Bright Light, Big City -- for Jeb
“Big-city Republican donors are already lining up to attend Jeb Bush's fundraisers, throwing their support behind the former Florida governor even as he trails in polls in Iowa and faces deep challenges convincing conservative voters in the GOP that he is not too moderate,” NBC’s Perry Bacon writes. “While making few public appearances, Bush has attended at least 14 private fundraising events in St. Louis, New York, Los Angeles, and other major cities over the last six weeks, with a slew in Washington and Chicago scheduled for next week, according to a list compiled by the non-partisan Sunlight Foundation. And the attendees and hosts of these events, some of whom have donated up to $100,000, are unknown to most Americans but influential within the Republican Party.”
Kirk, Flake call for “clean” DHS spending bill
Turning to the congressional fight over DHS spending, don’t miss this reversal from Sen. Mark Kirk (R-IL), who earlier this week was talking about how Republicans could capitalize on a DHS shutdown. “I generally agree with the Democratic position here," Kirk told reporters yesterday, per NBC’s Frank Thorp. "I think we should have never fought this battle on DHS funding… "I would think that we ought to strip the bill of extraneous issues from--make it just about Homeland Security." Wow. And Sen. Jeff Flake (R-AZ) also called for a “clean” DHS bill. "I think that's the way the game ends,” Flake said, per Thorp. Double wow. Bottom line: As it stands right now, there are more Senate Republicans calling for a clean DHS bill than Senate Democrats who support the GOP legislation.
Keystone tees up Obama’s first expected veto of the new Congress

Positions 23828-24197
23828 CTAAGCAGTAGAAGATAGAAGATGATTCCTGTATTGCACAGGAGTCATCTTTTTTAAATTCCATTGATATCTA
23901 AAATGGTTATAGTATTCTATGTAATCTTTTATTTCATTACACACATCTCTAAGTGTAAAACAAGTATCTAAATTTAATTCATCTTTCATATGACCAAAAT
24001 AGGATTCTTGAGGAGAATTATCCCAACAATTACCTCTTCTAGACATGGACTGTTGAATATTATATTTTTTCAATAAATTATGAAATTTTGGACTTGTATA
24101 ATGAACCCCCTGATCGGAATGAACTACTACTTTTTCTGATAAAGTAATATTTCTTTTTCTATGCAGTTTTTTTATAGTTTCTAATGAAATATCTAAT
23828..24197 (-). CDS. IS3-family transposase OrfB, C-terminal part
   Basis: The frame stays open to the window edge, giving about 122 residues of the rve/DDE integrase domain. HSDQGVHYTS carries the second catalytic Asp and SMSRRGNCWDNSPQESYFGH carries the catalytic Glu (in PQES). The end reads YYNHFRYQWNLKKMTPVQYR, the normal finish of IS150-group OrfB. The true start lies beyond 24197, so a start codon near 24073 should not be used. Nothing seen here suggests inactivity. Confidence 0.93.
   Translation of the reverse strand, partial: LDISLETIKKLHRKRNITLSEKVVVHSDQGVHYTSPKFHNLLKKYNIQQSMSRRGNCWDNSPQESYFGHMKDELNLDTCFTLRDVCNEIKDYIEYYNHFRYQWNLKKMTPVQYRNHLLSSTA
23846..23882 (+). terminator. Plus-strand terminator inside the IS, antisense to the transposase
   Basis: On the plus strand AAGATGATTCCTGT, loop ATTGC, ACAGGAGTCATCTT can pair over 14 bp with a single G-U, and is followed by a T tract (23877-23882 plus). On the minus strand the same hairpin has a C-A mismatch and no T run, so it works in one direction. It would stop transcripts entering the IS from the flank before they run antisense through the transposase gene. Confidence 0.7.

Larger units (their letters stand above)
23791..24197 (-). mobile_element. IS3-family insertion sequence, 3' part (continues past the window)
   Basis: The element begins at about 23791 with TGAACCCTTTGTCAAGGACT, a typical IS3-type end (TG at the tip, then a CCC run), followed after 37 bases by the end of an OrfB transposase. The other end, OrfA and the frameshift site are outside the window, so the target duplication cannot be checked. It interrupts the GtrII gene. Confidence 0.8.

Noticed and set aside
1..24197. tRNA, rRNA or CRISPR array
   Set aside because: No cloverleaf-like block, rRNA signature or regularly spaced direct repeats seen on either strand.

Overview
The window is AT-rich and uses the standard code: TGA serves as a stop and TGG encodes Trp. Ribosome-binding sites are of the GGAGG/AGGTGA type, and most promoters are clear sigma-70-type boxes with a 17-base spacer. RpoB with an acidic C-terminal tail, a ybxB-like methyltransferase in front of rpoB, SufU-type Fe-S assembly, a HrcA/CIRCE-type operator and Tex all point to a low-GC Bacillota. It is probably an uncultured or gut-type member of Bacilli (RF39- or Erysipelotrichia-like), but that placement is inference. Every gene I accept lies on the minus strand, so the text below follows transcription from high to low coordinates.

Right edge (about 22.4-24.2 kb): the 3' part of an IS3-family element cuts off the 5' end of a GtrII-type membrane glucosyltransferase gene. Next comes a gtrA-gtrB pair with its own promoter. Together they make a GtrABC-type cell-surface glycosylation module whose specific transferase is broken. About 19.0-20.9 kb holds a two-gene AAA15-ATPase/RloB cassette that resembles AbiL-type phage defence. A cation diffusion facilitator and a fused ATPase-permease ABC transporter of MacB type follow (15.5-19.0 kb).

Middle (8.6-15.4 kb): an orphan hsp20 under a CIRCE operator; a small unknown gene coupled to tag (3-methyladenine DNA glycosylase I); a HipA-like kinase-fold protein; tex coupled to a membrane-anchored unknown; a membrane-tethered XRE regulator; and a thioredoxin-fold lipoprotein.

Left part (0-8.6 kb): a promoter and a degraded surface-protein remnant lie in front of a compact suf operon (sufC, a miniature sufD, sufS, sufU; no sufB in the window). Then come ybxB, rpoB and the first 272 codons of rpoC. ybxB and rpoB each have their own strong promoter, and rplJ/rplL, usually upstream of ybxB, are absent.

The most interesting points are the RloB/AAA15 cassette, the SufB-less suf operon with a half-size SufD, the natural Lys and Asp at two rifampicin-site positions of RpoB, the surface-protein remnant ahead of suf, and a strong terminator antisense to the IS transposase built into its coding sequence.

Well, the bill approving construction of the Keystone XL pipeline is finally on its way to the president’s desk – and his veto pen - after the final version passed the House last night. (Twenty-nine Democrats voted with Republicans in favor of it.) After he receives the bill, Obama has 10 days to act on the legislation. House Speaker John Boehner offered a preview of how Republicans will paint the president’s expected veto of the bill yesterday, when he accused Obama of “standing with a bunch of left-fringe extremists and anarchists.” Reminder: Obama has issued just two vetoes so far in his presidency; the Keystone bill tees up his third.
Kitzhaber was thisclose to resigning
The story of the scandal facing Oregon Gov. John Kitzhaber – involving ethical questions about his fiancée’s state business dealings – keeps getting wilder. The Oregonian reports today that the embattled governor had decided to resign on Tuesday but then did an about-face and insisted on Wednesday that he’s not leaving his job. The paper writes that he changed his mind after meeting with his attorney and his fiancée Cylvia Hayes, although it’s not clear what was said in that meeting to pull him back from what his staffers considered an imminent resignation. Jeez.